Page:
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Ransomware

Ransomware 101: How to protect your small business

Remember WannaCry, the ransomware attack that crippled the NHS two years ago? It’s a perfect example of how easily ransomware can spread. You might be forgiven for thinking SMEs aren’t an attractive target to cyber-attackers – but unfortunately ransomware can bring down businesses of all sizes, not just global corporates or large public sector organisations. Here’s your cheat-sheet on what to look out for – and, crucially, how to prevent an attack.

What’s ransomware?

As the name suggests, ransomware makes it near-impossible for a user to access their data after a device has become ‘infected’ unless they pay a ransom to the attacker. It can be hugely disruptive to businesses.

There are various types – including ‘phishing’ where an email (usually with an infected attachment) masquerades as from a source the recipient can trust. The files then take control of the user’s device and encrypts their files, showing a message demanding an untraceable Bitcoin ransom be paid to regain access. Phishing, like the majority of cyber-attacks, plays on human error to get through your business’ defences. Other ransomware, like WannaCry, exploits a loophole in network or operating system software without tricking users.

Who’s at risk?

Ransomware attackers are usually opportunists. They might target businesses with obvious vulnerabilities – universities with small tech teams and lots of disparate network users and file sharing, or small businesses who rely on flexible working and freelancers, for instance. Others focus on government agencies and large corporates, who may be more likely to pay bigger ransoms, particularly if the information they hold is sensitive (such as law firms). Some ransomware, however, simply spreads indiscriminately across the internet.

What you can do

There are a few things you can do to ramp up your business’ defences:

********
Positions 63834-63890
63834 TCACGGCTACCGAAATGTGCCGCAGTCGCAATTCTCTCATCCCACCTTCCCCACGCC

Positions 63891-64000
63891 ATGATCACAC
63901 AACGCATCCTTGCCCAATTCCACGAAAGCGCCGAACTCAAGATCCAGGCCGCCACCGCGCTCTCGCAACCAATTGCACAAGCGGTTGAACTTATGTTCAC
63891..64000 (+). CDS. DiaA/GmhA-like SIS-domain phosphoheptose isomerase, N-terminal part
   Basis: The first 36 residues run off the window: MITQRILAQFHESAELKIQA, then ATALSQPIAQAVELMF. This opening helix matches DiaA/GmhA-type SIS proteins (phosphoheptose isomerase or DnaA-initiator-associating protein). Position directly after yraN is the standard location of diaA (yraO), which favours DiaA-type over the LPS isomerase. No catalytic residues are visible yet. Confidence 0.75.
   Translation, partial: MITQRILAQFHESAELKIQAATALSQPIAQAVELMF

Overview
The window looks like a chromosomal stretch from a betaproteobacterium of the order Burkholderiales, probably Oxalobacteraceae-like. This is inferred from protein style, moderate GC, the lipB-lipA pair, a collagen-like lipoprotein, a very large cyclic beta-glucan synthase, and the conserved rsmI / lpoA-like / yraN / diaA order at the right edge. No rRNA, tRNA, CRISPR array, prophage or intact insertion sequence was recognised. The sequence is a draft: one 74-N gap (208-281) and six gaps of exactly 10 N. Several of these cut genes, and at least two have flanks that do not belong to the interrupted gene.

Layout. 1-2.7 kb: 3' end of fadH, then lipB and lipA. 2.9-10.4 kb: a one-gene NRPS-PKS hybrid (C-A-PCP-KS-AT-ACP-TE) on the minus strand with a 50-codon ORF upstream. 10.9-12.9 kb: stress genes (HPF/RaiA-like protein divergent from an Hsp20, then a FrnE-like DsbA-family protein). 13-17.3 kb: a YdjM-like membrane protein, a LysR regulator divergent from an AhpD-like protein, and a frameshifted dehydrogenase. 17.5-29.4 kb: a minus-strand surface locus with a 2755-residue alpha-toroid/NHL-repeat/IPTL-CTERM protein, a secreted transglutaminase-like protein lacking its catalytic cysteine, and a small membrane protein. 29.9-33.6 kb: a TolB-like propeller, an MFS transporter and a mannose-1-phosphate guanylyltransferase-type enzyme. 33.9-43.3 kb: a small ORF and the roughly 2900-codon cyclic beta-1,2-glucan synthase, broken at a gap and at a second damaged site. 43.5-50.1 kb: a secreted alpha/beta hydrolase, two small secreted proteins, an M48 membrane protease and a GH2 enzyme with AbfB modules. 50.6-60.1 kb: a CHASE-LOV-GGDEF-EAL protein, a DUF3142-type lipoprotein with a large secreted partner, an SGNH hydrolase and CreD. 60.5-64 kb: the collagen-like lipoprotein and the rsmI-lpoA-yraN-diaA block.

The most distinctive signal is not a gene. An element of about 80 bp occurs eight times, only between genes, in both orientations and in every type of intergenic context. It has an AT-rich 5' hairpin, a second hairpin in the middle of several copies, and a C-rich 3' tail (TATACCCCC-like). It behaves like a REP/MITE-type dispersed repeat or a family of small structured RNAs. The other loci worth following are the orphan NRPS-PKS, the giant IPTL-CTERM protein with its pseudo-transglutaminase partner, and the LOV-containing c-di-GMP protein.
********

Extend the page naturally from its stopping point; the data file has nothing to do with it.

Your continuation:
• Keep your operating system up to date and patched so known vulnerabilities are covered
  • Don’t install any software or give software admin access unless you know exactly what it is and where it’s come from
  • Install antivirus software or invest in endpoint protection technology to detect ransomware when it arrives, and whitelisting software to stop unauthorised programmes from executing
  • Back up your files regularly and frequently! It won’t prevent an attack, but it can make the damage after an incident much less disruptive.

Ransomware costs businesses more than $5 billion in 2017 in ransoms paid, spending on regaining control, and time lost recovering. Globally, it’s on the decline. But, in its place, malware – software designed to take out IT systems – has grown by more than a fifth over the same period, causing 10 billion attacks in 2018 alone.

There’s no silver bullet when it comes to protecting your small business from cyber-attacks. Simple changes like improving staff cyber security awareness can have a big impact. We offer a range of managed services, and we go one step further than most MSPs in helping London’s SMEs fight the latest security risks. Trust the experts – contact us to find out how we can help keep your business resilient and secure.

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